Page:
For example, suppose I find that I consistently break away from my home office at 3 pm to watch a little TV and nosh on whatever happens to be readily available in the refrigerator. I’d ask myself: What’s really going on at 3 pm that triggers this behavior? Am I bored? Fatigued? Restless? Tapped out? What payoff am I getting from watching TV? Am I simply looking for a way to give my mind a break? Or do I really think that I’m getting some form of creative input by my daily dose of Netflix? Moreover: Am I really hungry, or am I simply finding another avenue to relieve boredom?

After getting a handle on the cues (triggers) and cravings for reward, it’s easier to think creatively about launching different routines. For example, if my 3 pm date with the TV and the refrigerator reflects a need to take and break and clear my mind, I could simply take a short walk with my dog when the urge strikes.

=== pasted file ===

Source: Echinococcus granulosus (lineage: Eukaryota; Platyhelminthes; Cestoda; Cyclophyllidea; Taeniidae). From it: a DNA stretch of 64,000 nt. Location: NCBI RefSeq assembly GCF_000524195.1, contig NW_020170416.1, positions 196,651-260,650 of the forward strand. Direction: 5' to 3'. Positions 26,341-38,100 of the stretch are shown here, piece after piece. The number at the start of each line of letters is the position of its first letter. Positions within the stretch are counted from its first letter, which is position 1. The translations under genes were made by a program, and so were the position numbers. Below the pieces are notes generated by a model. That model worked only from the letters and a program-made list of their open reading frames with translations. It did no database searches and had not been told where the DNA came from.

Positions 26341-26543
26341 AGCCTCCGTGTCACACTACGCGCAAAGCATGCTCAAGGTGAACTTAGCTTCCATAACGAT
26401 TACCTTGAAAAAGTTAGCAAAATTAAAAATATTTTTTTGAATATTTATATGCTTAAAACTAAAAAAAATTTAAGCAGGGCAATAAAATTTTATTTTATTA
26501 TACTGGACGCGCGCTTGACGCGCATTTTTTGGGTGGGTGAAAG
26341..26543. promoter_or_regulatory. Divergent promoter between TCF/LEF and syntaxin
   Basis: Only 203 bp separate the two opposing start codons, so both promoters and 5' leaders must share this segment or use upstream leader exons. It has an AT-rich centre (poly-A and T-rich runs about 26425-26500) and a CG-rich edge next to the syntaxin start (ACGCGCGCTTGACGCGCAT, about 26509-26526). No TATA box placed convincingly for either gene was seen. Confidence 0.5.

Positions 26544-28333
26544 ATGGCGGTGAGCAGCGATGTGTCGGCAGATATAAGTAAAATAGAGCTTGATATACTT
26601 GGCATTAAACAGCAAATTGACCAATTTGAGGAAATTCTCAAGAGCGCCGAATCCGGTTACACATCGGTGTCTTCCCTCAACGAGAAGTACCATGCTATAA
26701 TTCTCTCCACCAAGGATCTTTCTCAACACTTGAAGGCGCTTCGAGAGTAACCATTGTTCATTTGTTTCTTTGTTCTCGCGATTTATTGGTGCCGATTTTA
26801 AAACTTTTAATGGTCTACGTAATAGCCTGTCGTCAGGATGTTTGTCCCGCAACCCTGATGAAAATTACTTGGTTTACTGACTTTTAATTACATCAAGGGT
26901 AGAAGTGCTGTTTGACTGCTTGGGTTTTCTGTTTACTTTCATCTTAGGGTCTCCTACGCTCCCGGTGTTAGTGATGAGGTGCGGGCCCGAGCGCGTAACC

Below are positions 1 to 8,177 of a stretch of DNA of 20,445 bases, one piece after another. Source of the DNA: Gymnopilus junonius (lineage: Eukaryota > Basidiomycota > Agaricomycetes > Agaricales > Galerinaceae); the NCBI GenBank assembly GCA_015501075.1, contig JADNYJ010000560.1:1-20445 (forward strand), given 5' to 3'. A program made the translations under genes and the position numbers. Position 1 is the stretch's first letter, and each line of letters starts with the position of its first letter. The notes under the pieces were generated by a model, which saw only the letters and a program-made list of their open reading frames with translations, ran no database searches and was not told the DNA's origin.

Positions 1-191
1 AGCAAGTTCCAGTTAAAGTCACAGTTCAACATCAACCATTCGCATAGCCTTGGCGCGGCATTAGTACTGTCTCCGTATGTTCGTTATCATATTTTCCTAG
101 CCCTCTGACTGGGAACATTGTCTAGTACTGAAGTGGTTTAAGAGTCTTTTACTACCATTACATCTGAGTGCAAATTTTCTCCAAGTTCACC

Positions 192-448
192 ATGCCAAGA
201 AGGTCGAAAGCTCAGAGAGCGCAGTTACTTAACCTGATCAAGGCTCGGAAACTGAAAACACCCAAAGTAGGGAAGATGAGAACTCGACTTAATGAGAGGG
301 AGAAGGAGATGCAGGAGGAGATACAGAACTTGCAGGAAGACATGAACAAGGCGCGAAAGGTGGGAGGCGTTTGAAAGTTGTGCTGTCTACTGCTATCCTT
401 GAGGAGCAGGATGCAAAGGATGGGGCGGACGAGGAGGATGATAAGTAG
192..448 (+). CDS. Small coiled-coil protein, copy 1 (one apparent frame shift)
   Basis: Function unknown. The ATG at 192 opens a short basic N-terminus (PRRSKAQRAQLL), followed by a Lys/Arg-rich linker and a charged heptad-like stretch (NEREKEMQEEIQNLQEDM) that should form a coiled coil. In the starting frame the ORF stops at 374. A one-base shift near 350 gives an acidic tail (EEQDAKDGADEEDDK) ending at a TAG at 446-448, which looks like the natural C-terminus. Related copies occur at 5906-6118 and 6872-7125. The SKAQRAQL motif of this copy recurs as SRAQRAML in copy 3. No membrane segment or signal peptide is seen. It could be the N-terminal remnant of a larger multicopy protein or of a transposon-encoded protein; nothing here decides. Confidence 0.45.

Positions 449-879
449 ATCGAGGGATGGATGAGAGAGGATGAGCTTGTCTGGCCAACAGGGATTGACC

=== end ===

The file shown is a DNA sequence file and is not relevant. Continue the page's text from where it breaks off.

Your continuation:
Duhigg describes the Gold Rule of Habit Change as follows: Keep an old cue, deliver an old reward, but insert a new routine. A “competing response” disrupts an old habit. However, a new routine can only replace the old one when it is accompanied by faith that it will work – that is, faith that things will get better, and faith in one’s coping mechanisms when facing temptation, discomfort, or suffering.

When substantive lifestyle changes are at stake, it’s helpful to identify and strengthen keystone habits. When these habits shift, they have the power to dislodge and remake other patterns. For example, the keystone habit of regular exercise tends to make people eat better, smoke less, improve sleep patterns, experience higher productivity, and feel less stress. It creates a structure in which other forwarding habits flourish while delivering a series of self-reinforcing “small wins.”